"We got a lot of excellent feedback from those three," Knapp said of those elected officials. In direct response to their input, he said, new elements were added to the project that fill needs for the city. Knapp said that Foulger-Pratt has agreed to Newton's request for family-size, 3-bedroom units. As a result, 11% of the MPDUs in the building will be 3-bedroom units, a longtime housing priority for the mayor.

Those 3-bedroom MPDUs will rent for only $1400-a-month, Knapp said. 1-bedroom MPDUs will run as low as $1000, and 2-bedrooms for $1335-a-month. He predicted market-rate units in the building would be similar to The Upton across the street. Studios would likely start at $1500-a-month, 2-bedrooms at $2300, and 2-bedrooms with dens at $2500.
This existing vehicle
access to nearby buildings
will be preserved under the
future building
The building construction will be wood-frame atop a concrete base, with 6 levels of residential over parking and retail. In order to preserve access to the existing parking for both The Palladian and the Foulger-Pratt office buildings, as well as to the existing loading docks, a sizable garage entrance will be located on E. Middle Lane. On the right side of the building, an "urban grotto" will provide pedestrian access to the office buildings and parking.

Aerial view of the site,
with future building at
center in white
In the garage entrance on the left side near HSBC Bank, there will be a Capital Bikeshare station, a map of parks and trails in the city, and a bike repair station with tools and an air pump. Knapp credited Palakovich Carr and Pierzchala, both cycling advocates, for suggesting those amenities. Out front, there will be cafe seating potential, if a restaurant tenant ends up leasing space there. The building will wrap around a central courtyard, which will feature a pool. Environmental features will include a green roof, a green panel along the building's frontage, and a bio-retention facility.

Closer view
(click to enlarge)
As Phase 3 of Foulger-Pratt's development of this site, the project has existing approvals from the City of Rockville. But that approval was for a 100' office building, not residential. The applicant will have to file, and get approval for, a project plan amendment to make the change. Barbara Sears, the applicant's attorney, said the project already complies with the city's Adequate Public Facilities Ordinance. Bill Robinson, a civil engineer with VIKA working on the project, said the team believes the existing water main at E. Middle Lane and Monroe Street - which flows south toward City and Montgomery County government buildings - is adequate for the new sewer demands this project will represent. If during the process they find otherwise, they will be prepared to address that, he said.

Sears said school capacity is "adequate under the test" now applied under the city's updated APFS. Students living in the new building would attend Beall Elementary, Julius West Middle School and Richard Montgomery High School.  The target demographic for the project includes "singles and couples in the technology field," and empty nesters, Knapp said. Foulger-Pratt anticipates both groups will find the "lock-and-leave" services the company will provide as the property manager appealing. He said the company plans to hold on to the property for the long-term.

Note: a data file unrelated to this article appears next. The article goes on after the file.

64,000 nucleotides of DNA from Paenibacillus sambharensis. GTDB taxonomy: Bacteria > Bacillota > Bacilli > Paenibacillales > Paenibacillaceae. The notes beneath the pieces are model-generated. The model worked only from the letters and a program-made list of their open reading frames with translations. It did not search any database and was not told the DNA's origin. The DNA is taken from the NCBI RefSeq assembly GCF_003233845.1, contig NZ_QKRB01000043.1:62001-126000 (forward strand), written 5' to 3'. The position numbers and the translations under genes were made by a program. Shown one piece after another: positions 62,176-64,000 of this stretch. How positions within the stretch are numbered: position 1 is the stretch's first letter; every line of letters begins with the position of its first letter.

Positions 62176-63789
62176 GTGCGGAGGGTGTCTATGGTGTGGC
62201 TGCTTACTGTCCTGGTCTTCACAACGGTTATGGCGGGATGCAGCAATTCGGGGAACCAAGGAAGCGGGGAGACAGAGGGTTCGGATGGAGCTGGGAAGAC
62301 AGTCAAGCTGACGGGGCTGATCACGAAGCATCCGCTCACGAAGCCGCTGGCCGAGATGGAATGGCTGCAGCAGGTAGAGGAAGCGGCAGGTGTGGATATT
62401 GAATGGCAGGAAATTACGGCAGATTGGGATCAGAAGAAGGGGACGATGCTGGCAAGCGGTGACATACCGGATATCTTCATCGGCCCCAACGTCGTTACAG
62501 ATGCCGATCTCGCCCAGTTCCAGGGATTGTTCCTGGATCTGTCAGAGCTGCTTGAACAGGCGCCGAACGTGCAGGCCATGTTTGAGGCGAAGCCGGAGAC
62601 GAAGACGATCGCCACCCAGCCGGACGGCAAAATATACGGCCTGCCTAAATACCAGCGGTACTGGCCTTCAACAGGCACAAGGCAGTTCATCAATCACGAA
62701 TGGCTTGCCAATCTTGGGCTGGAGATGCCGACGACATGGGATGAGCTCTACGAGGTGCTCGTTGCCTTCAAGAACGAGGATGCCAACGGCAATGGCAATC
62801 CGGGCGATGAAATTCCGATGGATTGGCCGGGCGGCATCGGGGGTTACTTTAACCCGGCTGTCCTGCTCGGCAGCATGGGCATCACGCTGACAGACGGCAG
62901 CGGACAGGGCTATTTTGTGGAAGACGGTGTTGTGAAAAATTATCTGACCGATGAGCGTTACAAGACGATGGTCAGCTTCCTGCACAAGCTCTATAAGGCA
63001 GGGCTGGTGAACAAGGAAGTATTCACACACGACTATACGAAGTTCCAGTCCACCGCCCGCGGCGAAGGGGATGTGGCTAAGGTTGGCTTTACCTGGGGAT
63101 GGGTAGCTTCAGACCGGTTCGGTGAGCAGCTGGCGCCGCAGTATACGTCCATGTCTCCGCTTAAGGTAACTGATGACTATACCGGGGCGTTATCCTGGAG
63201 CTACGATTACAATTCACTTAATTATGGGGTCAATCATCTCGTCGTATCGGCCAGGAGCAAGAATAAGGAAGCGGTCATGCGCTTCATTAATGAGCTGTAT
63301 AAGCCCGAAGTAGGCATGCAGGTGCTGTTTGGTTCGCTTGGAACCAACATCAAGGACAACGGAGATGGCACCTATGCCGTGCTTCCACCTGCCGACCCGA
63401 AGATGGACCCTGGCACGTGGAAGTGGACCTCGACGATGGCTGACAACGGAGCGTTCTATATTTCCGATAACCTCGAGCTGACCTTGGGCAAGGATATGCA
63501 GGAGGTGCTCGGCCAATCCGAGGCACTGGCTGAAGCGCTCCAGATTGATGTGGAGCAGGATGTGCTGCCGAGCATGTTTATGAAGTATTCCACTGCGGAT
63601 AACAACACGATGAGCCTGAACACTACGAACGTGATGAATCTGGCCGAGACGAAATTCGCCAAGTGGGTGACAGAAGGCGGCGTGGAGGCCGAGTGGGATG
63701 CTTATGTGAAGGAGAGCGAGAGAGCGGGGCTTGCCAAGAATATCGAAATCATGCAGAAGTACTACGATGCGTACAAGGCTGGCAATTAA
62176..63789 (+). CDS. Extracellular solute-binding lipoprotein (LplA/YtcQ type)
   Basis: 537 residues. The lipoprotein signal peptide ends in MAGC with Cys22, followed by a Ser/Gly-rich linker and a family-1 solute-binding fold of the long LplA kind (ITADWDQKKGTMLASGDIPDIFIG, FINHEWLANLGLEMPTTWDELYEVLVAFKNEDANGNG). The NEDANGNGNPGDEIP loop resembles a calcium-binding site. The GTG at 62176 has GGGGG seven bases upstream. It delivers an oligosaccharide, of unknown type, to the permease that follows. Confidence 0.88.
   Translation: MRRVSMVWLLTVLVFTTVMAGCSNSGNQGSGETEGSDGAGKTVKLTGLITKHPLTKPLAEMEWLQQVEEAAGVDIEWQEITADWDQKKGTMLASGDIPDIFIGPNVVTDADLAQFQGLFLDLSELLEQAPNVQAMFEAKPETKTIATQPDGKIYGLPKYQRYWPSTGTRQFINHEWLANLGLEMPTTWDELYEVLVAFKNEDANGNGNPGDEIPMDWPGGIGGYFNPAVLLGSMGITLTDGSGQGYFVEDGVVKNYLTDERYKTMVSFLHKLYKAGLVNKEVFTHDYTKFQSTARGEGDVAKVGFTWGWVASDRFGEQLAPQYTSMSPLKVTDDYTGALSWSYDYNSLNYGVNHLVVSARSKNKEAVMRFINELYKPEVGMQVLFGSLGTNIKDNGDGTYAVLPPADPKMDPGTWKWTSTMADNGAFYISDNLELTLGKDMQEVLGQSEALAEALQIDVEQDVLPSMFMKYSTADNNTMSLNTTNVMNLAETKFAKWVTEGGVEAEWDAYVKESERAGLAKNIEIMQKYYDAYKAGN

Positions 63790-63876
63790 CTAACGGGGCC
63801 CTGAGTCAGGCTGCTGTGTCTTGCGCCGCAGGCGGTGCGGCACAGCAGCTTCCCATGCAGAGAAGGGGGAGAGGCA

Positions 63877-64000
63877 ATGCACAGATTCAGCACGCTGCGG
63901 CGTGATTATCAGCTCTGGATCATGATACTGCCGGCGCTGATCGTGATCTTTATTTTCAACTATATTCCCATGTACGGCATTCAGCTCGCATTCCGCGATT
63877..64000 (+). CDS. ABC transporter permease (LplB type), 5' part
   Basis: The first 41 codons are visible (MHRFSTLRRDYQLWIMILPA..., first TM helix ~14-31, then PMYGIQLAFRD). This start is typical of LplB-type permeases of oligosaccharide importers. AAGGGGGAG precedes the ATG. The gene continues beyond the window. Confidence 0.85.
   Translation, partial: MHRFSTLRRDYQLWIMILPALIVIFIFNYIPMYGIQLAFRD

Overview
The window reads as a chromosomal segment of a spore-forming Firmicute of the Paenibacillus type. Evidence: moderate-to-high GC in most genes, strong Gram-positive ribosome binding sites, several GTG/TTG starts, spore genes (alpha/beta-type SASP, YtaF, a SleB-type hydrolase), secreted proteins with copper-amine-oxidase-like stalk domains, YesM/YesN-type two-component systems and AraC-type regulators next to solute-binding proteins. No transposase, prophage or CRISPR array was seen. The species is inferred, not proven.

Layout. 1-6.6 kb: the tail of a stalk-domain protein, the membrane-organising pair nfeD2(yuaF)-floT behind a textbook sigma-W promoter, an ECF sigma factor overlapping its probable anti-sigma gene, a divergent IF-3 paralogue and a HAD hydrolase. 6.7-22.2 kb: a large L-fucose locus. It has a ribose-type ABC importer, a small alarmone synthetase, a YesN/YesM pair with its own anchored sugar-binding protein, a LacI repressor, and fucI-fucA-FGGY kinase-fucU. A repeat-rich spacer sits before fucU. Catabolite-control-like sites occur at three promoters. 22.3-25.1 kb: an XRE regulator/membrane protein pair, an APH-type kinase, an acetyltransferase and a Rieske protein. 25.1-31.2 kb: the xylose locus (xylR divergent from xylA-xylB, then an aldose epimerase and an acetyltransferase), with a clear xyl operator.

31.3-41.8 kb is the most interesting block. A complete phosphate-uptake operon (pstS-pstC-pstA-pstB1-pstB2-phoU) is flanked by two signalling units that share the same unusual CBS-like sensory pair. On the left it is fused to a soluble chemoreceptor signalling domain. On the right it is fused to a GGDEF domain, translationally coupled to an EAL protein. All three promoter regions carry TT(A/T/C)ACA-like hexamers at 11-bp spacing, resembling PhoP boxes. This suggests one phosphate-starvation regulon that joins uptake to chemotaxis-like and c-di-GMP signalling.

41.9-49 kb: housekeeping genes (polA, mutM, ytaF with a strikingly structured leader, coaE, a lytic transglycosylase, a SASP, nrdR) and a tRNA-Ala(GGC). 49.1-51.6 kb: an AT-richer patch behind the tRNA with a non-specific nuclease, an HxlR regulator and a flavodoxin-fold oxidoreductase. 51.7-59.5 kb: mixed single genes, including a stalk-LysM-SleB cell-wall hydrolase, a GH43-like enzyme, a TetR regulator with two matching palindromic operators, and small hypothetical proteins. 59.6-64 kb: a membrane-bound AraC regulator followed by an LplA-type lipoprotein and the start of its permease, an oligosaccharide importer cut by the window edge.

Tree-lined path pointing
NW at right is the
"urban grotto"
Both Sears and Knapp suggested traffic would be lighter under the residential use than the original office proposal. There will be 1.2 parking spaces per unit, Knapp said, as well as capacity in nearby garages. He noted that hundreds of spaces were available in the adjacent Maryland Avenue garage at Rockville Town Square, when he pulled in last night. "We're going to provide plenty of parking, I assure you."

The interior bike station
accessible from E. Middle Lane
Montgomery County's moribund private sector economy continues to drag down demand for office space. No major corporation has relocated to the County in two decades. Foulger-Pratt's Phase 3 office project seems to be the latest victim. County officials eager to get rid of office parks favored by biotech and defense firms have tried to spin the office vacancy crisis, arguing that only office space near Metro is viable.

Vehicle and bicycle access
from E. Middle Lane
Foulger-Pratt's real-life experience suggests otherwise. The company tried to attract an anchor tenant for the third office building, steps away from Metro, Knapp recounted, but there were no takers. He said demand is hurt further by the large number of vacancies south of Rockville, in places like White Flint and downtown Bethesda. "Bethesda has a lot of vacancies," Knapp said. Rather than continue to sit on the property, he said, the company decided to switch gears and develop as residential. Duball, LLC has its own residential project that will be directly across the street. Knapp announced that construction on that project should begin next summer.

Courtyard with pool
Construction was on the minds of nearby residents who attended the meeting. Noise and dust were immediate concerns for residents of The Palladian at Rockville Town Square, which is directly adjacent to the Foulger-Pratt site. One resident of that building was concerned that the E. Middle Lane access for Palladian residents to Garage B would be cut off when Maryland Avenue closes for events. A representative of the architecture firm said the design will maintain that vehicle access. He said they are working closely with Federal Realty on that issue, as well as on making the side of the building that will be seen by Town Square patrons walking between the development and the garages, appealing. Residents of the new building will have elevator access from that side. "We are looking closely at that design. It's a challenge."